All in Gaza

Bee Delivery

A few weeks ago, my cousin visited from Italy. We were supposed to drive from the Galilee to Jerusalem together, and from there she would continue on her own to visit Hebron.

A Siren without a Boom

That chilling siren sound came on this morning. We all quieted down immediately, stopping what we were doing. My eldest turned to me, saying hurriedly, ‘Let’s go to the shelter!’ My youngest, who is rarely roused from her play by anything, stopped what she was doing and came to me anxiously, ‘Mommy hear it? Mommy hear it?’ She looked around for a source of the sound. 

A Memory 1 Year After Gaza

Summer 2014, One Year AgoThe siren wails as I stand in the stairwell of my apartment building, staring at the paint chipping on its walls and counting until I hear the “boom,” signaling that impact has been made somewhere and it is safe to return to our apartment. My son moves happily, oblivious to the gravity of war, his mind still on the music we had been dancing to mere seconds before.

Use a Tuk Tuk: Part 2

‘We will let you pass,’ the soldier said. My heart leapt in my chest. I will make it across the border! ‘Use a tuk tuk,’ he said, ‘It is a long, narrow and dark area, too long to walk.’

Use a Tuk Tuk

I am from the Gaza Strip. I was born and raised here, spending my childhood and teenage years on this small piece of land between Israel, Egypt and the sea. I studied in Egypt, and by the time I graduated, there was war. So I left Egypt to live in Libya. There I met my husband, who is from Bethlehem. After six years we returned to his family and home in the West Bank.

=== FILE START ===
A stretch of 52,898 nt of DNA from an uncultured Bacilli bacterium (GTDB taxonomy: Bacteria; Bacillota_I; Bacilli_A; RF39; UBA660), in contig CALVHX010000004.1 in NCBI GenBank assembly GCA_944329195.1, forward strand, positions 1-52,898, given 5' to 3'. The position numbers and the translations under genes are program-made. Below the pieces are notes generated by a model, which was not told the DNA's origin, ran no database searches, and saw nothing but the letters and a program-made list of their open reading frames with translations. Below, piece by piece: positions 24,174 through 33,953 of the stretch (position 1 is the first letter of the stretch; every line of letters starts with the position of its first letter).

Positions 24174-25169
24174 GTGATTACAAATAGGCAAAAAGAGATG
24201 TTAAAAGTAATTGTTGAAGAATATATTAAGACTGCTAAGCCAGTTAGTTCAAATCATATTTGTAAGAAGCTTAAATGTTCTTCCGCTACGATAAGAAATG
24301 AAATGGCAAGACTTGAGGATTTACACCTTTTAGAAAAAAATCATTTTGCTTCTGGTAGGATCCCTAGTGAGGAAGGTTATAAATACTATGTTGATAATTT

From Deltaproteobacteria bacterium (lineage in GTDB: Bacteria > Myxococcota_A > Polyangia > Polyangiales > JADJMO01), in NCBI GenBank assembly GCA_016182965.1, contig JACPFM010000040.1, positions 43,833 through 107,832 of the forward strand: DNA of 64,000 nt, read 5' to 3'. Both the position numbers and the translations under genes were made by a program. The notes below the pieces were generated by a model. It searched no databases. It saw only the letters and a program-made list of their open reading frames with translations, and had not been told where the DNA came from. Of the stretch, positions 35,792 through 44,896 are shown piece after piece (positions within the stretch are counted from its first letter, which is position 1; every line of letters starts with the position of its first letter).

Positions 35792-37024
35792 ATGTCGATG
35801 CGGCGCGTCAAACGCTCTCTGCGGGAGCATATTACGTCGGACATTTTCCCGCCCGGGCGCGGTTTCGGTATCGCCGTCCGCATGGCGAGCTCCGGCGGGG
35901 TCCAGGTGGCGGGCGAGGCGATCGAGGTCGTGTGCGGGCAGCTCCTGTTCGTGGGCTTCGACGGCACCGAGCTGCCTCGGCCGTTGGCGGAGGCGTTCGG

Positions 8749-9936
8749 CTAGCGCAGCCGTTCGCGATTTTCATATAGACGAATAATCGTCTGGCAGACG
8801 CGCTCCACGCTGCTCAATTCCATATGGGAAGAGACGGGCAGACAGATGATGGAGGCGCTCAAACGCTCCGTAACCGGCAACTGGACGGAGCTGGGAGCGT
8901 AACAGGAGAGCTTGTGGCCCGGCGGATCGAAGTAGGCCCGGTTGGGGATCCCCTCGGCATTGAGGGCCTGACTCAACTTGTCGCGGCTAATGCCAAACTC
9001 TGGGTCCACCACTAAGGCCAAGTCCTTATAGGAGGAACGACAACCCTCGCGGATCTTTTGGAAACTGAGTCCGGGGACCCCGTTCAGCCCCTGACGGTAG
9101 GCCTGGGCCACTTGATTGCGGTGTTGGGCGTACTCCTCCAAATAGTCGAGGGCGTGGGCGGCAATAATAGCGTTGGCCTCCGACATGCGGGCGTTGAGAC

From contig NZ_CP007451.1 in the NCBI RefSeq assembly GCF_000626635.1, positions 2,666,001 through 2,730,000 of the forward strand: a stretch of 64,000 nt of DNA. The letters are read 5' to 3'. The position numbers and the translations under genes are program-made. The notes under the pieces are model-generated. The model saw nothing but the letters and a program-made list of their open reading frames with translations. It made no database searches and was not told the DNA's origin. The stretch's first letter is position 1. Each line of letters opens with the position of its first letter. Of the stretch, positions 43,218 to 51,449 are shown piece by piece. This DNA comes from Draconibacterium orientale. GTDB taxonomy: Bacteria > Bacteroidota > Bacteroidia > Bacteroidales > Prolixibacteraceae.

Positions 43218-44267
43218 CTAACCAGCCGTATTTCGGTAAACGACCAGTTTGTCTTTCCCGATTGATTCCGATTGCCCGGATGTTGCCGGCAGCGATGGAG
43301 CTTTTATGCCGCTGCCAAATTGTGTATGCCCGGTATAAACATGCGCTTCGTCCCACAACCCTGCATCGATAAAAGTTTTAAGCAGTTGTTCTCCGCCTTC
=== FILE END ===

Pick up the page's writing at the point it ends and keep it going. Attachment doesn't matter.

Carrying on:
Christmas in Gaza

Since the war in Gaza over the summer, many innocent civilians are faced with the overwhelming task of rebuilding their homes and their livelihoods. Life was already far from easy before the war, with a suffocating blockade by Israel and Egypt, making it nearly impossible to make a decent living or gain access to basic necessities.

Since the war, life is nearly unbearable for many and, as Christmas nears, Christians are trying to salvage hope so that they can be a light to those around them.

Fireworks and a Nightmare

"I had a nightmare. It was about fireworks, and one of them hit me."  This is what my four year old daughter told me the other day. With the political situation as it is, it’s hard for me to believe that this is simply a coincidence, that something she doesn’t really know about (fireworks) would hit her..."

Reflections from War Encounters, #2

 He is a paramedic.  Both of his legs have fractures.  His mother tries to lift the blankets to show us; Hussein protests.  The family is happy to have us with them.  As the flutist plays, they smile and sing along.  They are happy, jolly even.  They want songs from the Titanic and Aladdin.  They film us and the music, capturing these moments for their own memory. 

Reflections from War Encounters, #1

Reflections with injured Gazans treated in Jerusalem during summer 2014.

We call them casualties.  We call them collateral damage.  We call them unintended consequences.  They call themselves something different.  If you’d like, we can introduce you to some of them.